#581 – Jesse Crosson

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Sevan Matossian (00:02):

BA I’m more live.

Jesse Crosson (00:04):

That was quick.

Sevan Matossian (00:05):

Just like that. Jesse crossing.

Jesse Crosson (00:08):

How are you, sir?

Sevan Matossian (00:09):

Goodson. Did I say your name right?

Jesse Crosson (00:11):

You did.

Sevan Matossian (00:14):

I love your format on YouTube.

Jesse Crosson (00:17):

Really?

Sevan Matossian (00:18):

Thank you. Yeah, I got to, uh, I got to get on the, uh, do you know what the assault bike is? Yeah. Oh shit. We, I think we have an echo. Do you maybe have a YouTube channel open,

Jesse Crosson (00:30):

Uh, YouTube channel open?

Sevan Matossian (00:31):

Yeah, like the actual YouTube channel that we’re streaming live to?

Jesse Crosson (00:35):

No,

Sevan Matossian (00:38):

Mm-hmm <affirmative>. Hi, Caleb. Caleb, you can’t see Caleb he’s on the back end. I just saw him pop up.

Jesse Crosson (00:45):

Gotcha.

Sevan Matossian (00:46):

Um, so the videos are, they seem like they were all, um, roughly a minute mm-hmm <affirmative> and I could get on the assault pipe, put on the headphones and hit play, and then it would just play them chronologically. And I would get snippets of your thoughts, your life, what you’re doing today, just in one minute snippets. And I would go back and there’d be anywhere from, I don’t what’s the most you ever make in a day five

Jesse Crosson (01:11):

More than that? Probably seven or eight. Okay. I don’t try to do that generally, but on a bad day when I’m coping, you know?

Sevan Matossian (01:18):

Oh, that’s fucking awesome to hear that. I didn’t even think about that. So that is a coping mechanism too, making the videos.

Jesse Crosson (01:25):

Right. I mean, and it depends on the day. Sometimes it can be stressful and it can feel like work, but yeah, when I’m dealing with, you know, unprocessed trauma, I’m struggling with something, being able to talk about it and feel like I have an audience or receive me and accept that and hopefully relate to it or, you know, get some benefit from it is it’s, it’s a way to work through things.

Sevan Matossian (01:41):

Yeah. It’s interesting. You, uh, you do such a good job. It doesn’t come off like that at all. But I used to make a lot of content around my kids, a little Instagram stories, and it was to deal with like, if they knocked over, let’s say I just put flowers in a vase and I filled it to the top with water and they knocked it over and I thought like, oh shit, someone’s gonna die. I just turn on Instagram. Oh, look a pot of and show like how calm and cool I am. Pot of water got knocked. Ah, it’s fine. You know, like, come on boys. Let’s clean it up. But really it was me coping. Like it was CRA it’s. It’s like, almost like you turned God on to watch you ohoh shit. God’s watching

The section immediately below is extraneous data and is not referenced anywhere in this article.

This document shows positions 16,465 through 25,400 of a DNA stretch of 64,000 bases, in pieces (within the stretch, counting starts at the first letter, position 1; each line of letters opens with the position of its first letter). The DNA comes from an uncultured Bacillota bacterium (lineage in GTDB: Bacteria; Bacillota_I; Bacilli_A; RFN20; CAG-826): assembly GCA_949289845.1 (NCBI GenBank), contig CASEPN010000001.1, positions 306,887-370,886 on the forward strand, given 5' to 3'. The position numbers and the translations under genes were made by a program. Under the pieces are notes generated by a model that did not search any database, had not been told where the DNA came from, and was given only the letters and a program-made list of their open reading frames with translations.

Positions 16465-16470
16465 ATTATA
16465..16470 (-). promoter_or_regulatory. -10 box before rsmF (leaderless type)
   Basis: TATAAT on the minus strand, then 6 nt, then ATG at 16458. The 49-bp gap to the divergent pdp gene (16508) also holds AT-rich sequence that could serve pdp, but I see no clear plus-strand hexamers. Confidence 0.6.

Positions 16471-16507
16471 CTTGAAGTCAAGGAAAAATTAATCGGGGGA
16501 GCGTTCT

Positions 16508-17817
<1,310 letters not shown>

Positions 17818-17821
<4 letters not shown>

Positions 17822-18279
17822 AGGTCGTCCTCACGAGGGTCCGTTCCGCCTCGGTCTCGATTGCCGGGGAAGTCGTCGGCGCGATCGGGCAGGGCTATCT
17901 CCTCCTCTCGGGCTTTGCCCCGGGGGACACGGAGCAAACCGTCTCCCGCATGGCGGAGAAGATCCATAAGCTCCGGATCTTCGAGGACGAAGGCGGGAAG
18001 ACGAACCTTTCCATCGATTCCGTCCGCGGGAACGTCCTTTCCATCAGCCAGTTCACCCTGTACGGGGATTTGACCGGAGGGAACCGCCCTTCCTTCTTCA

Jesse Crosson (02:18):

<laugh> I, I guess that’s a good

Sevan Matossian (02:20):

Thanks for kids. <laugh>

Jesse Crosson (02:22):

I hadn’t thought about it that way. Yeah.

Sevan Matossian (02:25):

Uh, it’s a, it’s a brilliant format and it made me, uh, it inspired me to want to, um, start making more kids content again, like, Hey, this is, what do you go when you do that? Um, do you stream straight to YouTube one take live?

Jesse Crosson (02:40):

No, I usually, I usually just record a video and depending on how like centered I’m feeling, sometimes it’s one take, sometimes it’s a hundred cuz I’m stuttering and my brain isn’t working, but then yeah, just load it. And sometimes I’ll do like long form content. Like this weekend. We, we got together, there were a bunch of us, uh, I think seven, uh, social media people who had been in prison who were now trying to like of highlight what we’re doing with our lives or do something different. And it was, you know, we made a lot of long form content. We made some short videos, we just did some things to kind of decompress. But we also had some time that was just us like vice news came out to film us and they said, oh, well, you know, it seems like some of this stuff is for, you know, the internet and some of it’s for you because I mean, we need that the, the, the ven diagram or the overlap of people who’ve like been to prison, had these traumatic experiences, but then also gotten out and talked and talked so openly about it or kind of like based a large portion of their life around it.

Jesse Crosson (03:25):

It’s very small. So it’s been hard to find people to relate to. So being able to do that, both for content, but also just for, you know, kind of like healing or processing is, is really helpful.

Sevan Matossian (03:35):

What, what do you think about, um, do you consume any advices content?

Jesse Crosson (03:39):

I, so I hadn’t watched TV since I got outta prison and I have a hard time, like, I’ll watch, I’ll watch basically the same thing you’re talking about. Like I watch TikTok if I’m in the middle of something or if I we’ve got like a treadmill in the garage, if I’m on the treadmill, I’ll turn that on. But otherwise I just, there’s something about like receiving content. Um, it’s hard. It’s hard for me to sit in one place for very long.

Sevan Matossian (03:58):

I, I, I lo them,

Jesse Crosson (04:00):

Do you really?

Sevan Matossian (04:01):

Yeah. I lo them.

Jesse Crosson (04:02):

So I, I don’t know enough about ’em. The only thing I ever saw was there was a preview when I was in prison. We never get to see the actual show about, uh, uh, one of the prison systems in Thailand, where they allow their prisoners to train Mo Thai and fight. And if they win enough fights, they like win honor for their prison and they win freedom. I remember thinking like that sounds barbaric, but it also sounds a whole lot better than sitting in here for the rest of my life. Now that was my one exposure.